I’m always impressed when something new proliferates quickly. As ideas and concepts are around longer, the successful ones tend to spread around and gain general acceptance, but that usually takes time. It’s when something spreads rapidly that it becomes notable. Such is the case with the catfolk, who only recently made their Pathfinder debut in the Bestiary 3, now having their own supplement in Racial Ecologies: Guide to Catfolk.
Nine pages long, with one page for the OGL and other legal information, the Guide to Catfolk is PC-oriented in the options and information it presents, though nothing stops an enterprising GM from using it for NPCs and world-building as well. The book has no PDF bookmarks, but as its page count remains in the single digits this is forgivable. Similarly, there’s no printer-friendly version, but this can be overlooked for the aforementioned reason.
In terms of its presentation, for such a short book this is fairly graphics-heavy. I was surprised that a nine-page book was over eleven megabytes in size, but looking at the page styles I can see why this was so. The light grey shading on the back of each page is subtle, but impressively detailed, and there are red borders (in a “smear” style) along the top and bottom of each page. There are several full-color illustrations in the book of various catfolk, which were impressively detailed, but which I thought were also slightly off-putting. Partially this was because in most of them their heads seems slightly too large for their bodies.
The opening sections of the book detail the “soft” portions of catfolk; that is, it covers things that aren’t defined by game terms – their history, psychology, society, and so on. The picture this section paints is about what you’d expect, in regards to them being mercurial but loyal, having a nomadic culture that is being assimilated by its neighbors, etc. Much like the artwork, this section presents itself ably, but I found it slightly off-putting; in this case, the writing didn’t present itself as clearly as it could have – while it’s hard to articulate, the text seems to be written in a style wherein the information it delivers is already known, and merely being synopsized for the reader. I suspect that this is due to the author, naturally, already knowing what he wants to say, and so unintentionally not presenting things in a style for someone who isn’t already as familiar with the material. It’s things like this that an editor, which this book didn’t have, would have caught.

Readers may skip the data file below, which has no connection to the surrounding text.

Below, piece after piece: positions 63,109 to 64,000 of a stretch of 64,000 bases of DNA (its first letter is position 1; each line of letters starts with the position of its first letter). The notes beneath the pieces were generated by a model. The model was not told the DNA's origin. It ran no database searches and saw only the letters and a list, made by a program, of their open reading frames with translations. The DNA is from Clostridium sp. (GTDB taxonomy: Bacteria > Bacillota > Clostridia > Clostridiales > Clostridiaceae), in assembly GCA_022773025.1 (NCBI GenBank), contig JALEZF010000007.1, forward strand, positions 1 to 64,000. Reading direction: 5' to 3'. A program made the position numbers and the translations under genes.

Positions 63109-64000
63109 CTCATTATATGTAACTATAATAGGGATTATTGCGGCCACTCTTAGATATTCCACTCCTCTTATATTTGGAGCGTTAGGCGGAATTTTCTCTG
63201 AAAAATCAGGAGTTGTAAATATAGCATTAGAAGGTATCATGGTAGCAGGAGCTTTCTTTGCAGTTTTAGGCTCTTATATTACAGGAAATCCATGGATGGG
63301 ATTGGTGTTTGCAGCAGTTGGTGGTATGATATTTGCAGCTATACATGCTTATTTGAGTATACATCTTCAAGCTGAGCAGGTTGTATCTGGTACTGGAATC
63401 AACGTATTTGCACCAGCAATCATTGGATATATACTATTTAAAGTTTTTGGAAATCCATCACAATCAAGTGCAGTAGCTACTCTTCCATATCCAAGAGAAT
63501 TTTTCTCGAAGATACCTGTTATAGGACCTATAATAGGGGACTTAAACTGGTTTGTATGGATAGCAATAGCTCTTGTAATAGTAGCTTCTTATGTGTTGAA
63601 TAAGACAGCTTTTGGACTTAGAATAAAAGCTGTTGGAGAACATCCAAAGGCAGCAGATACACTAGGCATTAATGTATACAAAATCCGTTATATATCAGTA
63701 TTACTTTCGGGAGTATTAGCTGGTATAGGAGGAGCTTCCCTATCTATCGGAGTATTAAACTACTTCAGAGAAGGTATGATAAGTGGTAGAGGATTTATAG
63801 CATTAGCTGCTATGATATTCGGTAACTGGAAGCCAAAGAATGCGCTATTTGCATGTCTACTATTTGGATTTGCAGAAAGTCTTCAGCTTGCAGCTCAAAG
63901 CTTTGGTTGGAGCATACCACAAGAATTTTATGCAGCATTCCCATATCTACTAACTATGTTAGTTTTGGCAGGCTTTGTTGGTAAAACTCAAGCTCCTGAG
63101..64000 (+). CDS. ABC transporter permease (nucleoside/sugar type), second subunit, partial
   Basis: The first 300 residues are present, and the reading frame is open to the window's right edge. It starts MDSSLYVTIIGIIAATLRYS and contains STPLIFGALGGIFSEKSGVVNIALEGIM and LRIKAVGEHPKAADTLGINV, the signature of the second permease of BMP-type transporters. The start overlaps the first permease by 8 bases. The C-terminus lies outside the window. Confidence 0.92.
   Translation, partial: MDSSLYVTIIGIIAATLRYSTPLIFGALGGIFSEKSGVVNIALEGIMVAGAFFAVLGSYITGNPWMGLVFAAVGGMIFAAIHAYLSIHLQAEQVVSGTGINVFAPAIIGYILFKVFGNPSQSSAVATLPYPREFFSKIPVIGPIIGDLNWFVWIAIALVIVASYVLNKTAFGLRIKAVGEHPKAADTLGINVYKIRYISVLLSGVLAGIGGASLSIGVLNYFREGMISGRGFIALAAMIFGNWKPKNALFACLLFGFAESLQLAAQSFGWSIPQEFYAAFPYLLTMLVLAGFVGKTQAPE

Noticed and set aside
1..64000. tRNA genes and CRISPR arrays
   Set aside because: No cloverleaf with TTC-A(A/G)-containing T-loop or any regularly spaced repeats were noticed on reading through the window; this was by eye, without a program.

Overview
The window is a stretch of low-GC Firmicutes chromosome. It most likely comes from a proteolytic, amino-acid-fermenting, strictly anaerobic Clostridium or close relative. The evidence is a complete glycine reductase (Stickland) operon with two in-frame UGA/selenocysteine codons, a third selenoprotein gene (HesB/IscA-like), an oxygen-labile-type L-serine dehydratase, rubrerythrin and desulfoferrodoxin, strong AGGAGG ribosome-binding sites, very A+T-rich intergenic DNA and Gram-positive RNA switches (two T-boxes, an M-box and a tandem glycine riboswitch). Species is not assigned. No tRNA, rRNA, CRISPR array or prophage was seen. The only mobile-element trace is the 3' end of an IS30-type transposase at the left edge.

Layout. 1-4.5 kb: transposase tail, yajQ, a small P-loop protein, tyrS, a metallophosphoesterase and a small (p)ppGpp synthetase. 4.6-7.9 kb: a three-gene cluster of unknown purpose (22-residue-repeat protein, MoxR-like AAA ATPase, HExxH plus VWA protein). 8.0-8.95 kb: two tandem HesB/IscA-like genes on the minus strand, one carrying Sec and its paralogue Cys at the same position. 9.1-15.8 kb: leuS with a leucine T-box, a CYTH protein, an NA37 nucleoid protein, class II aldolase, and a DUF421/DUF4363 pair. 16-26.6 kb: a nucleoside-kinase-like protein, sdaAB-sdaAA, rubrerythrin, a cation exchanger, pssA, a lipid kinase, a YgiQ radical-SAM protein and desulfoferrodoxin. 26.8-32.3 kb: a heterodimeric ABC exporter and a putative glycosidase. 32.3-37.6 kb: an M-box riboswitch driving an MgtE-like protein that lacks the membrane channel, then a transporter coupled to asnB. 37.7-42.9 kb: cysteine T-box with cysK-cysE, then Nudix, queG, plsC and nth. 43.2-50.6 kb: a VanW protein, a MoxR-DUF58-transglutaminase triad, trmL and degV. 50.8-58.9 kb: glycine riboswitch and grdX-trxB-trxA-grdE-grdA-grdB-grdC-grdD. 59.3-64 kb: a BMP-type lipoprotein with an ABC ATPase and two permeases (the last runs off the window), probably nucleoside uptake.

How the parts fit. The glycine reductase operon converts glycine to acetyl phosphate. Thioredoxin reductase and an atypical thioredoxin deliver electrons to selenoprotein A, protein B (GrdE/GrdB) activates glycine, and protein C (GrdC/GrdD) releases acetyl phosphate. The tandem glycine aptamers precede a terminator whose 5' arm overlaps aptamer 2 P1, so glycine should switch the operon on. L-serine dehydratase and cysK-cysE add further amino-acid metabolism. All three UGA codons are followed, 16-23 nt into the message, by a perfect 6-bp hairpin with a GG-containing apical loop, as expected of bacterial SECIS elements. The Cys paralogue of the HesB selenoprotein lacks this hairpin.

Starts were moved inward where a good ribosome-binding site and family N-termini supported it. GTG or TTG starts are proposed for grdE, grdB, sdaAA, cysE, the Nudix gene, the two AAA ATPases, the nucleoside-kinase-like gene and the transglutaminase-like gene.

The book’s second half deals more directly with new crunch for catfolk, opening with two new mundane weapons that they (or anyone else) can use, and, much to my amusement, presenting catnip as a drug. This last one alone makes me want to run a catfolk character just so I can have him getting high while smoking some ‘nip.
A few magic items are presented before we’re given the standard catfolk racial traits. I was quite glad for this last one, since without the base stats for catfolk, you’re pretty well unable to use this product’s spotlight race unless you already have the Bestiary 3. I commend the book’s author for including this here. Following are a few alternate racial abilities, some traits, and feats (though, in what was perhaps an oversight, no new favored class options).
A surprisingly-detailed adventure outline comes next, and I have to admit I didn’t suspect it to be quite so intricate. No level guidelines are given, but it seems to assume that the PCs’ levels are in the high single-digits. Slightly oddly, it gives stats for a dire tiger that features in the adventure; I say “oddly” here because the base stats for a dire tiger are in the Bestiary 1, which is to say that they’re in the SRD now; a reprinting here wasn’t strictly necessary. Following this we get a full stat block and description for a catfolk NPC, one with double-digit levels.
Overall, the Guide to Catfolk is an adequate expansion for those who want to play a catfolk PC. If you’re looking to play a catfolk in your Pathfinder game, this will scratch that itch. The book doesn’t break any new ground in terms of its presentation, but it’s still commendable for offering options that Paizo (as of this writing) has not. The problems with the book are largely stylistic, and more in terms of tightening up the presentation moreso than anything being truly lacking (save only for the aforementioned favored class options). Had I the option of giving this book three-and-a-half stars, I would have, but I’ll round up to 4. This book may not quite be the cat’s meow, but it’s certainly worth a look.